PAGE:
Sturgeon has said she is determined that Scotland’s vote for the UK to remain in the EU will be respected in 2017 as Unionist party leaders urged her to abandon her threats of a second independence referendum.
The First Minister used her New Year’s message to promise to work over the next 12 months to protect as many as possible of the “benefits” of EU membership, including the ability of Scots to work and study in other member states.
But Ruth Davidson, the Scottish Tory leader, said the country’s political leaders should focus “not on creating further division and instability, but on improving services and supporting business to get our economy moving again.”
Kezia Dugdale, her Labour counterpart, said being part of the UK was “even more important” to Scotland’s economy than remaining in the EU and vowed to oppose a second referendum.
Scotland’s political party leaders issued their New Year’s messages ahead of a 2017 that is expected to be dominated by Brexit, with the ‘phoney war’ period that followed the EU referendum vote coming to an end shortly.
The Supreme Court is expected to rule in January on whether Theresa May needs the approval of MPs to trigger the formal Article 50 process for leaving. The Prime Minister had promised to do so by the end of March.
In addition, the court will decide whether the Government should seek the consent of the Scottish Parliament. Ms Sturgeon is also expected to focus on building support for her blueprint for Scotland to stay in the EU single market even if the rest of the UK comes out.
However, even members of her own expert Brexit panel have said it is “extremely difficult” to see how her plans are legally, politically or technically feasible.”
Academics have warned they would create a hard economic border with England and the Spanish government appeared to deliver their death knell by flatly rejecting them. Any differentiated deal for Scotland would require the consent of all 27 other member states.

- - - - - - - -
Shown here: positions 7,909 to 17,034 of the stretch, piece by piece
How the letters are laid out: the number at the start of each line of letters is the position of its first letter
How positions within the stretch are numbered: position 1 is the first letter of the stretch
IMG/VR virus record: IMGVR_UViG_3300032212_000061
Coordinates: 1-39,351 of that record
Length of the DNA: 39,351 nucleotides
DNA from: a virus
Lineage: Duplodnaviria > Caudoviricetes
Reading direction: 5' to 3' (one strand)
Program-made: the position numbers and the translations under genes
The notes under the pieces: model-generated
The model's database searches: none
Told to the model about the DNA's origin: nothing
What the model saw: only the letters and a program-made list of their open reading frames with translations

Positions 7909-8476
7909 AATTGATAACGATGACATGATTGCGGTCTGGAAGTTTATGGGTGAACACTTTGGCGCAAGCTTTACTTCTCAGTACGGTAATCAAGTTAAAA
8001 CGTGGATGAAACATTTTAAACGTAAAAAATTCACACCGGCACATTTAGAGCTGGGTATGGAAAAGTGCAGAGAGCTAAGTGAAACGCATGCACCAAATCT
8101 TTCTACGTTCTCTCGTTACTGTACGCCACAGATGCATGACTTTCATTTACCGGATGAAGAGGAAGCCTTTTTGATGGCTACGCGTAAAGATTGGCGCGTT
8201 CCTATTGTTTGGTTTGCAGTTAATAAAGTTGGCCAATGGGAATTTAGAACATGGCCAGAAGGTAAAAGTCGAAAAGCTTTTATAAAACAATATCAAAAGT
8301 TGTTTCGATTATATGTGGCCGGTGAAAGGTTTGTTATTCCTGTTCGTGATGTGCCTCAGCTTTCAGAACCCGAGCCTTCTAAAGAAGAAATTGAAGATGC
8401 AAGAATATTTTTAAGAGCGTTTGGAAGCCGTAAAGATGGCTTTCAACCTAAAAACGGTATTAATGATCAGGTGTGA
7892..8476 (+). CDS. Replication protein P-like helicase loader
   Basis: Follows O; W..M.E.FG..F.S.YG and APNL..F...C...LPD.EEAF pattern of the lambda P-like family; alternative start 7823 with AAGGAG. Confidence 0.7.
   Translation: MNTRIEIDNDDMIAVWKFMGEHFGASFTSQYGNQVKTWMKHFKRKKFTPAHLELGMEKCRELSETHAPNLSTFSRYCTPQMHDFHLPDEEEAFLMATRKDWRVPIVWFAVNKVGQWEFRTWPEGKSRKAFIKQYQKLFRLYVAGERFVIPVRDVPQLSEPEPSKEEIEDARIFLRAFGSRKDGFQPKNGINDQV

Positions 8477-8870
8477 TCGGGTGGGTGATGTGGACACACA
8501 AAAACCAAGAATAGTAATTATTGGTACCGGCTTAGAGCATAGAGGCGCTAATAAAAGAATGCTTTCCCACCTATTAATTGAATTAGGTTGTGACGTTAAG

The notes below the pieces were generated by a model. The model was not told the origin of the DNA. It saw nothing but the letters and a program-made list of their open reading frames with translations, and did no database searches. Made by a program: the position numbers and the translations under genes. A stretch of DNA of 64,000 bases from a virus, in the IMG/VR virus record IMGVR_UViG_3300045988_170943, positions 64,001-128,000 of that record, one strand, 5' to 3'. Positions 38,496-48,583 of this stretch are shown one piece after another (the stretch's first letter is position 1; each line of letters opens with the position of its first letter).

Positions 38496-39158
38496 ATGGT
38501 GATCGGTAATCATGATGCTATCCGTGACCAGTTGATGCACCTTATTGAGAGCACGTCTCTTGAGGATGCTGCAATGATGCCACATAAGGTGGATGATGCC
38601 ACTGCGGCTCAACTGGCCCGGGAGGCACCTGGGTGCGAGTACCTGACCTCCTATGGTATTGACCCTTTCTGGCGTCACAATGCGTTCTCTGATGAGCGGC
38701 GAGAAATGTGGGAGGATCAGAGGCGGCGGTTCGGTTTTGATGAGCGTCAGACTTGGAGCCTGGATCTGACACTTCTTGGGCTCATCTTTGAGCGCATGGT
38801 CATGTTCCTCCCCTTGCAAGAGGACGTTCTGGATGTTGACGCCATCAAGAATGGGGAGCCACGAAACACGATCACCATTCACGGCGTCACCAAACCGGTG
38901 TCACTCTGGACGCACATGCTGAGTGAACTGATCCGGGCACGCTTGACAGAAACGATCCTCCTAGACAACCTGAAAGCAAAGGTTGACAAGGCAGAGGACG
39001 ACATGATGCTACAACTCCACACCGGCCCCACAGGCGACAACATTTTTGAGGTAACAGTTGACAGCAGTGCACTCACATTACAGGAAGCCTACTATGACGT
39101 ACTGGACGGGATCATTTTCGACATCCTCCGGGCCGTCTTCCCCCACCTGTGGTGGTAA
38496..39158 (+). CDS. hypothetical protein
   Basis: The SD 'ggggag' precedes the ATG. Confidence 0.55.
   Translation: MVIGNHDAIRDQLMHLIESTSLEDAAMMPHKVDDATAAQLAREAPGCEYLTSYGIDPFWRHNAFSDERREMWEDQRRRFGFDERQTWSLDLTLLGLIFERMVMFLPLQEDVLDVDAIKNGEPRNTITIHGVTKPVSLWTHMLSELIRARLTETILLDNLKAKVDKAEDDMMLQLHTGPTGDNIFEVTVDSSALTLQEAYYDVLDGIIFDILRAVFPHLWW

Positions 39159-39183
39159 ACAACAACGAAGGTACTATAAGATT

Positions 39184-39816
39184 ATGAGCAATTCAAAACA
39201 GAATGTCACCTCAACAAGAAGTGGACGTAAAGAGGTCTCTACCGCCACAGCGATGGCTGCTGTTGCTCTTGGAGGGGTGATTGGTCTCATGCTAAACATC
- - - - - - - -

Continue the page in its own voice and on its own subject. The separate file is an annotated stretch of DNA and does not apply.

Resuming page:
But Ms Sturgeon said: “We are working to safeguard the opportunities that so many people in Scotland now take for granted.
“We are determined that Scotland’s vote to remain in the European Union will be respected – and that people in Scotland retain as many of the benefits of EU membership as possible, including the freedom to work, travel and study in other member states.”
She also highlighted developments such as the introduction of the baby box, which will see every mother in Scotland given a box of essential items for a newborn baby by summer next year, and the expansion of free early learning and childcare.
Ms Davidson described 2016 as a time when the “world felt that it shifted a little on its axis” and claimed “it became a different, often more troubling place.”
“So my hope for 2017 is that we see a little more stability and moderation. That applies right across the world – but it applies here at home too,” she said. “So, here in Scotland, that means we need to focus not on creating further division and instability; but on improving services and supporting business to get our economy moving again – to help families who are struggling to get by.”
Ms Dugdale said: “Remaining in the UK is good for jobs, it’s good for our economy and it’s good for our public services. Labour will never support the SNP’s attempt to force another referendum on the people of Scotland.”
Wiliie Rennie, the Scottish Liberal Democrat leader, said: “We need to put the politics of division behind us and focus on making Scotland a better country to live in.”